The one thing I don’t miss about life in North America is the composition of wine tasting events. My experiences have amounted to cool little experiences in Napa going around to the different vineyards and sampling. By the time I’m finished sampling, I’m usually suffering from a nasty case of car sickness. The alternative is the stereotypical tasting events, held in sterile convention centres, stadiums, strip malls, or the a big hotel conference centre somewhere buried in suburbia.
None of this was applicable to my experience at Tocs de Vi (TdV) in the heart of Girona.
This was the second year for the event. I won’t bore you with the details of Emporda, as you can read our information on the region here. TdV was the result of a combined effort between the City of the Girona, ALL the restauranteurs in Placa Independencia, and 17 wineries from Emporda. The event lasted three days from May 31st until June 2nd.
Let’s talk about Placa Independencia. It’s the tourist hub for culinary experiences, festivals, events, and one of the top 5 destinations for tourists coming to town. The plaza itself is surrounded on all sides by buildings of equal height, in a traditional neoclassical style. It was meant to be a connection between the “old town” of Barri Vell, and the new town which sprang up during the early 20th century. It’s, to borrow a phrase from Meg Ryan in French Kiss, “Gorgeous. All of it. Gorgeous.”
For only five euros, you received 5 tickets for drinks. Wine samples were either 1 ticket or 2 tickets. You also could buy tickets for the multitude of tapas put out by each individual restaurant at their stations around the perimeter of the square. Placa Independencia features everything from traditional tapas, to sushi, to Italian, and even a few burgers thrown in for good measure.
As Michael and I sauntered up to get our tickets for sampling, we were surprised to not only receive our tickets, but we also received a full sized wine glass. Now this wasn’t just any cheap wine glass that chips when you look at it the wrong way, but a full-on Bohemian Crystal wine glass. Not a bad way to start off.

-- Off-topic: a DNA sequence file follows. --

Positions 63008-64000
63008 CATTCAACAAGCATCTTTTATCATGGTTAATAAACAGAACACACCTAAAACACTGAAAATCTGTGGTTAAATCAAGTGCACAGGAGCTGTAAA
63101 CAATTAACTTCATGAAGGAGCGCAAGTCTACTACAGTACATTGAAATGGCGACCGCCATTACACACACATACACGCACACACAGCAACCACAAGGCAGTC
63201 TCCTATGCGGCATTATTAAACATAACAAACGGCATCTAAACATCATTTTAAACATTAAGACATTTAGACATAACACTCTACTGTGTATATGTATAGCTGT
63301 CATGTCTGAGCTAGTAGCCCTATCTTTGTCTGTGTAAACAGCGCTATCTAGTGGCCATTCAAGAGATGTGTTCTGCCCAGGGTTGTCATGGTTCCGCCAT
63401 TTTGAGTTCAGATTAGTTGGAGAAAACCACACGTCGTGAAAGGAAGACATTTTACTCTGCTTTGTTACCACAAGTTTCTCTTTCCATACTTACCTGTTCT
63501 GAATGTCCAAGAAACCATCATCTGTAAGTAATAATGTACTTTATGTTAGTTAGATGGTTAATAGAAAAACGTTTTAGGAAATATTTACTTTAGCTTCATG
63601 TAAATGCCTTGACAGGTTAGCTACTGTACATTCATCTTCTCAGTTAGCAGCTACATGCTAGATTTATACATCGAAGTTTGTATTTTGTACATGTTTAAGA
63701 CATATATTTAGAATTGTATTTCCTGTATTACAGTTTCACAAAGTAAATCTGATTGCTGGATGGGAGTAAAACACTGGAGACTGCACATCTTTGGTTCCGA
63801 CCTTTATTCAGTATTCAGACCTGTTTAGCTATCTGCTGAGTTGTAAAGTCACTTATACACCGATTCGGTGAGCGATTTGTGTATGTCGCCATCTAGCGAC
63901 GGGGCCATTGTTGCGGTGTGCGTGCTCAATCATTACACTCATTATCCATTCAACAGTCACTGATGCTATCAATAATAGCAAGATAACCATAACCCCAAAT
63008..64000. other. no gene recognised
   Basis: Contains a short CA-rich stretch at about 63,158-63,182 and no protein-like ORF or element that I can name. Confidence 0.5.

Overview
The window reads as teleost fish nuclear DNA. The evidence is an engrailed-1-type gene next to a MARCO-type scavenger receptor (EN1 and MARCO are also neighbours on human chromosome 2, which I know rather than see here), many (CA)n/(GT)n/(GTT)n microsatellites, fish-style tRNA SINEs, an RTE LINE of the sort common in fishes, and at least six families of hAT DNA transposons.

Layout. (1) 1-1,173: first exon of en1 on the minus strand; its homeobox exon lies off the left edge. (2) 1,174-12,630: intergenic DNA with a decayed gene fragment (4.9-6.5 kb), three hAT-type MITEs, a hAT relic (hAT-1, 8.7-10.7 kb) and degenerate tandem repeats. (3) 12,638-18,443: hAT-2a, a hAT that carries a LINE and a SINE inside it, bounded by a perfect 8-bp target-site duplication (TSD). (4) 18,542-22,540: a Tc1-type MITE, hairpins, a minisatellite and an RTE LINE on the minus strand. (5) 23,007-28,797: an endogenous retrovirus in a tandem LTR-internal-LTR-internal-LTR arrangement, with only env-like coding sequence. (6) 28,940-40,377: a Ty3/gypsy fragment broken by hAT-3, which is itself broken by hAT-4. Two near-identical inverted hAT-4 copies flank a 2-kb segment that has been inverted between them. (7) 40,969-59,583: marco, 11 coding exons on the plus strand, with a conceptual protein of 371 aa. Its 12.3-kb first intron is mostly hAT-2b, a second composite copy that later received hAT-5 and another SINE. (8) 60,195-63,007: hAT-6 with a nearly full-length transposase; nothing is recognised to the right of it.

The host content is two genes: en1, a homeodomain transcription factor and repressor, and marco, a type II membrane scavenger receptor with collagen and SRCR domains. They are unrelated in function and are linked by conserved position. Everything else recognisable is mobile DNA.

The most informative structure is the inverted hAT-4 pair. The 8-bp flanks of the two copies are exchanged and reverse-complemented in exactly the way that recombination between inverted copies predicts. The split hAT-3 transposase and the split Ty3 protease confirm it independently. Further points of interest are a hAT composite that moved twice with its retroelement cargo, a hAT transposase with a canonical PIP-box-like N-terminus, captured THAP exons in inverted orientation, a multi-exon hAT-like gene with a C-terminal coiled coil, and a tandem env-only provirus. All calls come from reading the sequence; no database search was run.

Girona is a pretty interesting town, and really is an international tourist destination. This event truly exemplified this as we heard French, German, Chinese, Catalan, Spanish, and English being spoken throughout the event. Most of the vineyards we spoke to had a great grasp of English, which more than made up for my very poor Spanish (I’m working on it, since Michael is always giving me a hard time).
All the vineyards present had a good balance of whites and reds. There wasn’t a bad glass in the bunch. And when I say glass, I mean glass, because when you handed over your drink ticket, you just didn’t get a taste but a full glass. The hospitality of the Catalan people was certainly reaffirmed through the Bohemian Crystal.
So what was my favourite wine of the evening? A smooth red from Can Sais, seleccio2010. The wine itself is 70% Merlot, 20% Garnatxa negra, and 10% Ull de llebre. A great blend that starts out smooth, stays smooth, and finishes smooth. Michael always asks me to say the first thing that comes to mind when I drink a wine, and with this one I blurted out “Walter Payton.” The wine ran down my throat the way Walter Payton danced down the sidelines in his heyday with the Chicago Bears.
Sure, I can wax the philosophical about toffee, coffee, with a little hint of tomato, plus a deep bouquet of some sort of flower from Emporda, but I’ll stick with Can Sais seleccio2010 and Walter Payton. My metaphor was lost on Marta, proprietor of Can Sais, but she still laughed and smiled along with us. My penchant for obscure and usually obtuse references and metaphors requires patience from my CatalunaWine.com cohort, Michael. This time was no exception.
For us, the event was a good introduction to Emporda wines, as we’ll be exploring the region in the coming months. Michael and I are looking forward to share some of the hidden gems of Emporda.
According to the City of Girona, the event was a smashing success, with 8000 attendees over three days and 40000 tickets sold. We hope that DO Emporda will offer out advanced information on the event for next year as we didn’t know about its inaugural voyage. If we hadn’t been constantly checking the Emporda DO website for events, we might have missed it entirely.
The one question I do have is why DO Emporda has chosen to have a Greek boat in their logo. Sure, the winemaking history dates to Greek times, but I think the Emporda wine traditions have more to do with Ramon Pere de Noves than with the Greeks. Maybe this will be one question I’ll strive to answer as we tour the Emporda vineyards during this summer.